Schizophrenia is a really fucked up disease. I am so sorry. I hope in our lifetime that we get our mentally ill more of the treatment that they need. ((HUGS))

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  4. Dear 20-year-old Jane: You couldn't. If you could have, you would have. That's humanity 101. As for now? Amazing huzzahs to your mom, your stepdad, and you ... for keepin' it real and hangin' in. As they say. I've been a little closer to the addiction/mental illness world this year than I wanted to be (as in, embedded in it) but I learned so much. Probably the primary lesson is how important our relationships are to survival, and also how damned hard it is to keep them going in the midst of tragedy and trauma. Thanks so much for sharing.

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  5. Damn. I'm late on the poll, but if you're still counting, mark me down for Away We Go. Ah well. Maybe next week.

    Admittedly, my closest knowledge of such situations comes from watching Intervention. I'm transfixed by that show because I want to know what I can do as a parent to keep my baby girl from all those messes. Argh. If only I could come up with some formula and use that on her. But alas, it seems like there is no formula. Life can be randomly cruel. I'm so sorry about your brother. I wish I had something helpful to say.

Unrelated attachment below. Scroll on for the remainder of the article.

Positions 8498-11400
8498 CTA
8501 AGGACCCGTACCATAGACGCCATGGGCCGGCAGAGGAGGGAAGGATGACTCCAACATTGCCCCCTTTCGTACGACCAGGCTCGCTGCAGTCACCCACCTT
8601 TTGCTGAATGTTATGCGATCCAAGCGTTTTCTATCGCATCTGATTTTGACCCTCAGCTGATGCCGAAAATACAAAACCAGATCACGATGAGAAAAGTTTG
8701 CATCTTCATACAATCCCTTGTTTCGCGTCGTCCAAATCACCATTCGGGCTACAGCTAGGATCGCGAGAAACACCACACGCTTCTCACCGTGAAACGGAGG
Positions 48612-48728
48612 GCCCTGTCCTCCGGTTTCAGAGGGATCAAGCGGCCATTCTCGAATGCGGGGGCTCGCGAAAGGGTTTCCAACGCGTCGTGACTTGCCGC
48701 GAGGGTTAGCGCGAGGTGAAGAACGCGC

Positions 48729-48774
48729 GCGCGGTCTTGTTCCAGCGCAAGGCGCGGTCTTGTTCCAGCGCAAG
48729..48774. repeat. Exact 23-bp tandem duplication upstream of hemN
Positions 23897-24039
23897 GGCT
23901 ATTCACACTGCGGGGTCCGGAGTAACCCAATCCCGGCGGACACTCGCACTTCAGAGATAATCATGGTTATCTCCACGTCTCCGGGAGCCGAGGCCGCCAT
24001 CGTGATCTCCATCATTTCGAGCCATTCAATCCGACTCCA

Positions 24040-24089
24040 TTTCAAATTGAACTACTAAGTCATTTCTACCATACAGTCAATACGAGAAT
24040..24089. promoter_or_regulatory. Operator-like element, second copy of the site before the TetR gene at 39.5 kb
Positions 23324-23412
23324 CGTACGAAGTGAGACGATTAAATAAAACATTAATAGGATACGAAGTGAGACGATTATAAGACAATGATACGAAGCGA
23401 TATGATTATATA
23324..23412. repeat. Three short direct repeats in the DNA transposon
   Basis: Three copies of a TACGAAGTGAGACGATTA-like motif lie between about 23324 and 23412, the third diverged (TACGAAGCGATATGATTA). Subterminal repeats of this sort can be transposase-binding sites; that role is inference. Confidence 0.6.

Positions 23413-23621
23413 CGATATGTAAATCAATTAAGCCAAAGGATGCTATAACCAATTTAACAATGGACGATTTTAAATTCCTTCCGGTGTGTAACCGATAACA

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  6. I come from a family with a long history of mental illness and it can be so hard to talk about, but so important. The stigma still attached to it is so strong that many times we try to bury these things, but it's important to get them into the light.

    Thank you so much for sharing this with us.

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  7. thanks you guys for your really lovely comments. Not really sure what inspired me to share but glad I did.

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  8. I really related to this post for so many reasons: wondering if I should have, could have done more in certain situations, dealing with mental illness in my immediate family and fearing the cycle continuing with my own sweet kids. Thanks for writing down the struggle with such eloquence of words. MWAH!

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  9. My sister is mentally ill. I have written about her quite a bit on my blog. The more I have talked about it, the more I realize that it's not as rare as you might think. And hope.